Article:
http://www.experian.com/ask-experian/20110316-paying-off-a-debt-early-wont-help-credit-scores.html

    http://www.bankrate.com/finance/debt/pay-off-loan-credit-score.aspx

    http://www.moneyunder30.com/paying-off-an-auto-loan-is-bad-for-your-credit-score


    Not saying they're 100% spot on in all cases, but what's the real scoop? If you work inside the world of finance, then please fill us in on how it really works.
     
  9. Patchman

    Patchman Florist

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    Getting a CC and using it responsibly is the best and cheapest way to build a good credit score. What you're describing is another way to build credit. However, IIRC, I'm not sure there's ever an interest-free period. (ie: "before interests kicks in").

    When my oldest started college, we wanted to help her build her credit. She wasn't eligible (by herself) to get for a CC, so one of the things I looked at is what you described. IIRC, there were different payment options and one (immediate repayment on a monthly basis) would cost the least, but still the interest was worked into it.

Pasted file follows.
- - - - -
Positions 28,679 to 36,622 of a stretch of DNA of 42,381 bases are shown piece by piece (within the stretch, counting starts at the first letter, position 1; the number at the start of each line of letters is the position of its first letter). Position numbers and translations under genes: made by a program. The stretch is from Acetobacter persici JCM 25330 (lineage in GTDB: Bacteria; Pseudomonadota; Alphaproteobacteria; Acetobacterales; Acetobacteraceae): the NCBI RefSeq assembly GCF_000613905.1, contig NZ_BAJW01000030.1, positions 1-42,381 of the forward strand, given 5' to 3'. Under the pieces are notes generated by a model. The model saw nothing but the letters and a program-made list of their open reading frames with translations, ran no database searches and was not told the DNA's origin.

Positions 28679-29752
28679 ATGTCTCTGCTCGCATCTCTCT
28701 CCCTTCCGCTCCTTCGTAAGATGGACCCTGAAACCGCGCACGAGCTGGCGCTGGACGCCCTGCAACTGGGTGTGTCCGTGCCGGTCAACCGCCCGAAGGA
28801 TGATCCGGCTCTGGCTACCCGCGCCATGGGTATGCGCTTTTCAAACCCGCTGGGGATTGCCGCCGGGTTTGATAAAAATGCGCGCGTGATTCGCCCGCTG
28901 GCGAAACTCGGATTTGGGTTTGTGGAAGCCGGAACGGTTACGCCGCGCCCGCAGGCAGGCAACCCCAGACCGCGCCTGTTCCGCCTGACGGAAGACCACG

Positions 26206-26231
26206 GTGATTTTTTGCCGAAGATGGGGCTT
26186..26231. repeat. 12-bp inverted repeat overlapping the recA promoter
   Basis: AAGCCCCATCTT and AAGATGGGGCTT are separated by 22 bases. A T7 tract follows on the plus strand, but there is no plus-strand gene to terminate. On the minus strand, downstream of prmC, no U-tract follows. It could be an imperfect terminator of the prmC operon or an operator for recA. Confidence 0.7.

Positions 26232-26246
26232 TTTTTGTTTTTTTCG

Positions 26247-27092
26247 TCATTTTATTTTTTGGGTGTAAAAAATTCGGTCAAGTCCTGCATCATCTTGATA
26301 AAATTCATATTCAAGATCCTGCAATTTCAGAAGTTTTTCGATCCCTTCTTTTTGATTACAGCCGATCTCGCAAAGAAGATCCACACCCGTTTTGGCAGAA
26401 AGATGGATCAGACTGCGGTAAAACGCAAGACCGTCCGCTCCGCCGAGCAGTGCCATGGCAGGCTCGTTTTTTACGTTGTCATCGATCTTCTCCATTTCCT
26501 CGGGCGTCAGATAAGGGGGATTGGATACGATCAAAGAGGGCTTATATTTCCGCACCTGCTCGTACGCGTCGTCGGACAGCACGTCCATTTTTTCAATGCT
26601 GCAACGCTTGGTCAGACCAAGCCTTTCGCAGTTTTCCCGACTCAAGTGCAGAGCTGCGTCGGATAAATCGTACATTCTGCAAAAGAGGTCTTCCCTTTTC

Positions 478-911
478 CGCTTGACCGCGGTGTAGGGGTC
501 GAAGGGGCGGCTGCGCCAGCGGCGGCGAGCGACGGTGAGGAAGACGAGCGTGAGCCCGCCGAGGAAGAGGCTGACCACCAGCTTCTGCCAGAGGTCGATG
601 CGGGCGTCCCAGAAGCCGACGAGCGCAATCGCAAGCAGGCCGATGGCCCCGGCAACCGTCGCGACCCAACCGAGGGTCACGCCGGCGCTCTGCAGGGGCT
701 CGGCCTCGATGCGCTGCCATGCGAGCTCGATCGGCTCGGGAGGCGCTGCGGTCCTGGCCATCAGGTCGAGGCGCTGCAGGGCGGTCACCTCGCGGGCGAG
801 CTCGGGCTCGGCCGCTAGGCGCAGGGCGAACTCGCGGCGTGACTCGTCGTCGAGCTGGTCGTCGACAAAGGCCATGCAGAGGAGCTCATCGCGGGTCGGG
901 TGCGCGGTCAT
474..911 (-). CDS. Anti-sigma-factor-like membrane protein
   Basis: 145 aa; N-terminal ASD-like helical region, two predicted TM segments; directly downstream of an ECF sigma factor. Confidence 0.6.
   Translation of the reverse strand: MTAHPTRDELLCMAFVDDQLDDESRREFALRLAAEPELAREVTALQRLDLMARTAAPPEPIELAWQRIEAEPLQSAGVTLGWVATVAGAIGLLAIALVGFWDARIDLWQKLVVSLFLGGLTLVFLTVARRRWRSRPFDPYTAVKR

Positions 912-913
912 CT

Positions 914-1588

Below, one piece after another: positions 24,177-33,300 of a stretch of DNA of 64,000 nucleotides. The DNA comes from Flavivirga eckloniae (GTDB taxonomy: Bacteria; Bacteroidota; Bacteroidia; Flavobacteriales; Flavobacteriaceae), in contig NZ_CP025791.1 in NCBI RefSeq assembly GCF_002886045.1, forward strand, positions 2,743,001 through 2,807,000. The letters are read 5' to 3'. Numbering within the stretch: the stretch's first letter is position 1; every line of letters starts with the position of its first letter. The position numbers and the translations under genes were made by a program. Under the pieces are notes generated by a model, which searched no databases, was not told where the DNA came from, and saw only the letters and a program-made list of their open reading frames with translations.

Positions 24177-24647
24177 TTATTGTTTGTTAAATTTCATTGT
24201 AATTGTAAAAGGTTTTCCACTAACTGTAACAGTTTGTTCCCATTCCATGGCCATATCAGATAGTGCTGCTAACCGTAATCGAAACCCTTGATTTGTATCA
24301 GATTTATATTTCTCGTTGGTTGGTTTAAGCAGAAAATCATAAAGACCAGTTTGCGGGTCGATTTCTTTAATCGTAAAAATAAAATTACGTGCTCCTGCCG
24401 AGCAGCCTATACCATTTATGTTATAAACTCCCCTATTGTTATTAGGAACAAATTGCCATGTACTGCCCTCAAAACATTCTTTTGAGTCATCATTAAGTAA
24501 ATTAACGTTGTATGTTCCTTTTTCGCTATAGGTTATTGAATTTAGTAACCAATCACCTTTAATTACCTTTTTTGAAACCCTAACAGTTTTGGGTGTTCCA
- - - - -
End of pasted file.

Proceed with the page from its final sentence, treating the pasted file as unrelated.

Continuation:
One way with a student loan (or even an unsecured personal loan) is to borrow a minimum amount (say $5000) and pay that off ASAP. The interest you will pay is minimal compared with the good credit history/score you just earned (bought).
     
    Last edited: Dec 2, 2012
  10. HarlDane

    HarlDane

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    Just to clear up some of the misinformation in this thread:

    Subsidized student loans do not accrue interest or require monthly payments until after you leave school. Un-subsidized student loans do accrue interest while you're in school, but don't require monthly payments until after you're out.



    As for the OP: